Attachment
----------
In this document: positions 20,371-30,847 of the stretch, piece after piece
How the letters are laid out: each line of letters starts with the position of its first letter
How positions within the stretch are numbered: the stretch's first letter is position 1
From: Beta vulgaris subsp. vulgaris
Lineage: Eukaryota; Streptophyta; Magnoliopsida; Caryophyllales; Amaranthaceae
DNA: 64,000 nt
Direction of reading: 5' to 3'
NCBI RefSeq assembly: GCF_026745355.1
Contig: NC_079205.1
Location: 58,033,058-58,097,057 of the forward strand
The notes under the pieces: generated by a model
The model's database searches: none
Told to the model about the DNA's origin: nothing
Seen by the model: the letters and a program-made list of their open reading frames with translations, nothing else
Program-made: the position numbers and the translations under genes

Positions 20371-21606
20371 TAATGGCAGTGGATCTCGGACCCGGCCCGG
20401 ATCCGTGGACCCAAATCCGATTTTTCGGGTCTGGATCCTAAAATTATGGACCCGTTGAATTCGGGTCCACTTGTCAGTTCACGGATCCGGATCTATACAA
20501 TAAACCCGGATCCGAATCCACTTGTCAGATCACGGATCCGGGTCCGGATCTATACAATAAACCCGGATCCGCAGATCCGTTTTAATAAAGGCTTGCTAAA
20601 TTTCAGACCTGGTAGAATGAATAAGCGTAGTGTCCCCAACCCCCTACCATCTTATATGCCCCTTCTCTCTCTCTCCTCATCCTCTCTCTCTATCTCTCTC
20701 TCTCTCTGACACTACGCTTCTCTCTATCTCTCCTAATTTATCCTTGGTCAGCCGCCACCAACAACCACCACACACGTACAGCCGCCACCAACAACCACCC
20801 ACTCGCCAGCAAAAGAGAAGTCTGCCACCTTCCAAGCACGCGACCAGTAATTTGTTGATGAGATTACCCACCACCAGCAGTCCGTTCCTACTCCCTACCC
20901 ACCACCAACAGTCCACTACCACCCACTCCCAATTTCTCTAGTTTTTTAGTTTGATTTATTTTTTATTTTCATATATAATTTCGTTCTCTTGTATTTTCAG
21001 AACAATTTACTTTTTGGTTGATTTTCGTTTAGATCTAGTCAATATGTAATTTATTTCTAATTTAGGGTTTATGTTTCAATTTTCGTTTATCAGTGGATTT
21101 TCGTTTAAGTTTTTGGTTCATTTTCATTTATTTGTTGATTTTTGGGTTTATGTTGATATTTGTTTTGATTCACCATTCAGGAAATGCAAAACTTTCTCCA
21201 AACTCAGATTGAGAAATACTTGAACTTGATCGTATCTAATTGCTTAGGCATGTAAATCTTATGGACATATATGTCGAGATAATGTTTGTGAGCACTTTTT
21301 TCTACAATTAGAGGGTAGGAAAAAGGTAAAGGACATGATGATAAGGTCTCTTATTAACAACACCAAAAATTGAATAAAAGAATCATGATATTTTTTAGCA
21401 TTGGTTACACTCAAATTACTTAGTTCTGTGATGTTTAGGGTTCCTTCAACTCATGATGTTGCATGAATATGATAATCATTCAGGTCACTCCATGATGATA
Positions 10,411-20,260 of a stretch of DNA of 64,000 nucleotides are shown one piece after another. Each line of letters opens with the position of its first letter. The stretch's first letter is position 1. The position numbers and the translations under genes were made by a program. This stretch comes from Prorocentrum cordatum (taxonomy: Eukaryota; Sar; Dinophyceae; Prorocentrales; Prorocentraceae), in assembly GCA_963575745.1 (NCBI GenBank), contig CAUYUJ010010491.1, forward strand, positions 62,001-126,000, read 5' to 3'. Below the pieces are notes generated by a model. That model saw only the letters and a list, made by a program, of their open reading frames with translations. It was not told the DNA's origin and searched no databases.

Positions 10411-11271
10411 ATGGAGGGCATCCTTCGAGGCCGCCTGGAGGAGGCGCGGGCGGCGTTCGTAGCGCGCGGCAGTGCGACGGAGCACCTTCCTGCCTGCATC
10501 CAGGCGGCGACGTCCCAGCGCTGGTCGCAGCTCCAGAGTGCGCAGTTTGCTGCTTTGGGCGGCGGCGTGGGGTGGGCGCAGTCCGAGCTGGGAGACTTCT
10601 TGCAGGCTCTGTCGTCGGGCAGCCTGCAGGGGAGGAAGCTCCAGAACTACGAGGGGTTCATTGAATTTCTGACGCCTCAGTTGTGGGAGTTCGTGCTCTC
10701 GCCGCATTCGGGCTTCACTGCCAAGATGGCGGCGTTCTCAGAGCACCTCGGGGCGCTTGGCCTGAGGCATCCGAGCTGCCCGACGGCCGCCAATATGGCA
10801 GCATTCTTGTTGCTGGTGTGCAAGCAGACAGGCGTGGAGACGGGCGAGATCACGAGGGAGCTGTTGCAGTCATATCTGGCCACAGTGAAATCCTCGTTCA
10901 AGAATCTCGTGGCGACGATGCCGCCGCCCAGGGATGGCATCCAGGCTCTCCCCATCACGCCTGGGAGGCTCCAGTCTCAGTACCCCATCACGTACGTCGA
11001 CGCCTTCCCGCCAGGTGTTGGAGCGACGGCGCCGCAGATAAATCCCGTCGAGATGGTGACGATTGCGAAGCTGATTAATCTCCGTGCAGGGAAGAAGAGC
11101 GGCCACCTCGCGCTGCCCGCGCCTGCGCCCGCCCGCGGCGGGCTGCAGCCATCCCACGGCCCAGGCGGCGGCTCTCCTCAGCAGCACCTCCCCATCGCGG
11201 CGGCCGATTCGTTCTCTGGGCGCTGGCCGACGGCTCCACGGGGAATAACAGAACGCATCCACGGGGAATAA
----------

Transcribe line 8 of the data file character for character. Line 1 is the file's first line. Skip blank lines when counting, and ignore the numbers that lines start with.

NCBI RefSeq assembly: GCF_026745355.1